The Douglas County Clerk maintains a record of all documents, project proposals, and information submitted to the Douglas County Board of Commissioners. To see all of the Justice Center-related items, click here 

Click here for frequently-asked questions about this project. 

If you'd like to submit a question or comment about this project, click here


What is wrong with the current juvenile justice center?

Today, there is no juvenile justice center in Douglas County. Various components of the system are spread across multiple locations in Douglas County. As the DLR/Chinn Report identified, co-locating juvenile services in a center should be a County priority.

Why would we spend so much money to build fewer beds than the current center? Isn’t this a wasteful use of taxpayer money?

The final number of beds is still under discussion, but as the DLR/Chinn Report concluded, “Based on the forecast models and suggested ways to reduce incarceration, the recommended planning capacity for secure detention is 48 beds, with expansion capacity to 64 at some point in the future, if system changes and new alternatives are not implemented. Current population in secure detention is averaging 75-80 youth, so the recommended future capacity assumes that changes will be implemented to reduce the number of youth in secure detention.”

Shouldn’t we be trying to help the kids rather than just putting them in jail?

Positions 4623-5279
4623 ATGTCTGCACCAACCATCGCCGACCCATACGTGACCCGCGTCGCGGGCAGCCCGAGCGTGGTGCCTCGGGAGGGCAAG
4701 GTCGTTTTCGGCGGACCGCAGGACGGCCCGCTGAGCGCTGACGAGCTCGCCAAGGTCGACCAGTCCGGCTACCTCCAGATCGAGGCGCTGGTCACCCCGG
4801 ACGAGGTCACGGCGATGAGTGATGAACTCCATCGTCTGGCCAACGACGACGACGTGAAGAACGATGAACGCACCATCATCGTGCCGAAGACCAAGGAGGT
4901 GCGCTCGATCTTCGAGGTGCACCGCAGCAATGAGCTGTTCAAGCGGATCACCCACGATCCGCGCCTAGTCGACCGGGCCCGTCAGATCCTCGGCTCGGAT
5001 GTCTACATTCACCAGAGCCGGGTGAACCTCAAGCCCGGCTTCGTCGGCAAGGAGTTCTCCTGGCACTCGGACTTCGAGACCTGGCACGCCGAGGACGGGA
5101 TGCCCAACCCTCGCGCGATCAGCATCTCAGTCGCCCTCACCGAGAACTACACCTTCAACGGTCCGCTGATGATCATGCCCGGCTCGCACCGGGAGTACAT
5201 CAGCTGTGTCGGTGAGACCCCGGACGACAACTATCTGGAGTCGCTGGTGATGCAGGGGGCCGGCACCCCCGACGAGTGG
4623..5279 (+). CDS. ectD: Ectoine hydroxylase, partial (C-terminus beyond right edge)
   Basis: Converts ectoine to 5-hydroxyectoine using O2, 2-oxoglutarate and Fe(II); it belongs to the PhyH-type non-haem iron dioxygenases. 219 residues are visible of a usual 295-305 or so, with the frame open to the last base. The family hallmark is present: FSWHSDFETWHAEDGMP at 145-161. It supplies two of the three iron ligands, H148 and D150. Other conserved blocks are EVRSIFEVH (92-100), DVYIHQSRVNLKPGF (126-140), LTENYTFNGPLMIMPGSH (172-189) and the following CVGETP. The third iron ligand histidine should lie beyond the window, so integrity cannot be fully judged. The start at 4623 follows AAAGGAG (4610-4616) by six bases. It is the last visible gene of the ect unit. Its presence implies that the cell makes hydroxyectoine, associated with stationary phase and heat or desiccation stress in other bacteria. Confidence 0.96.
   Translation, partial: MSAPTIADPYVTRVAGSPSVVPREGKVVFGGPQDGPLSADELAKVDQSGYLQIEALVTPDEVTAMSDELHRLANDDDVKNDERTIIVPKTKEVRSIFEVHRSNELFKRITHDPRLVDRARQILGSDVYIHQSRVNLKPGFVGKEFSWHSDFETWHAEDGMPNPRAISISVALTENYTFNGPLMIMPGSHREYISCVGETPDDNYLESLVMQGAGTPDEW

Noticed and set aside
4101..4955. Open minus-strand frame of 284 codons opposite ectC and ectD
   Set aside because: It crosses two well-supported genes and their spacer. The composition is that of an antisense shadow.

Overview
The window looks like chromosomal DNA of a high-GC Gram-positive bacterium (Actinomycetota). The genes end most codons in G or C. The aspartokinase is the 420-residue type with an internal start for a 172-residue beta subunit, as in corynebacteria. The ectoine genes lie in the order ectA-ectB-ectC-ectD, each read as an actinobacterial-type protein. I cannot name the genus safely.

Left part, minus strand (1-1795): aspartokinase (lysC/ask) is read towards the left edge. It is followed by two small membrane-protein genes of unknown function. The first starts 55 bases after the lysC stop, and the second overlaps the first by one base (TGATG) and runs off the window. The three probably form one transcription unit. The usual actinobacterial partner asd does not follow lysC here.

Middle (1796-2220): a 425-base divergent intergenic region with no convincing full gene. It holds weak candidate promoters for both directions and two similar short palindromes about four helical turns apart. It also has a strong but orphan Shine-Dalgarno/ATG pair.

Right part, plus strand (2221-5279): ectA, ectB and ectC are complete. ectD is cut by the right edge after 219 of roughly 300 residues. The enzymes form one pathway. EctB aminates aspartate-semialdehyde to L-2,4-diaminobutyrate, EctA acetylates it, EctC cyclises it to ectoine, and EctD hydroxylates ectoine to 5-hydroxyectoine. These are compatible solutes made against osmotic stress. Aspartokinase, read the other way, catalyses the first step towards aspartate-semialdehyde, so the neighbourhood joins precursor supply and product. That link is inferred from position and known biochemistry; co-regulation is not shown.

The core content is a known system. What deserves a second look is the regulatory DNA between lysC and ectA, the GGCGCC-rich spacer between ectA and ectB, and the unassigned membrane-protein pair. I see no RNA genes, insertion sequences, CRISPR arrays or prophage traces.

Absolutely. Besides moving kids through the system, providing improved services to keep them out of the system is part of our efforts.

Why is eminent domain necessary? Can’t we just build this somewhere else?

After reviewing several sites, only two allowed the County to meet the primary goal of co-locating all services. Acquiring one of the properties through eminent domain was necessary after the owner of the building refused to sell for a price that was nearly double what was paid for the property a little over five years ago. The use of eminent domain condemnation actions, always with just compensation to the landowner, is a rare last resort.

I have heard that this proposal will result in an increase to my property taxes. Is this true? How much will my property taxes go up?

The recent average assessed value of a residential property in Douglas County was $159,840. At this assessed value, the increase in property taxes would be $47.95 a year, or $3.99 per month.

Why hasn’t there been any transparency in this process? Is this just a backroom deal with business leaders in Omaha?

A review of the DLR/Chinn Report clearly shows that this discussion has been in the arena of public officials and those that have an interest in the juvenile justice system. Further, as the plan was being put together, elected officials were kept advised, participated in discussions and approved proposed actions for the project moving forward.

Will a new building really make any difference? Don’t we need to change the way we treat kids in the juvenile justice system?

By co-locating all services in one facility we are beginning to make one major change in how we treat kids. For example, children will no longer need to be shackled in order to be transported from 42nd Street to downtown Omaha for a hearing. We are making cooperation within the system easier for parents by co-locating services and attorneys in the same location as their children.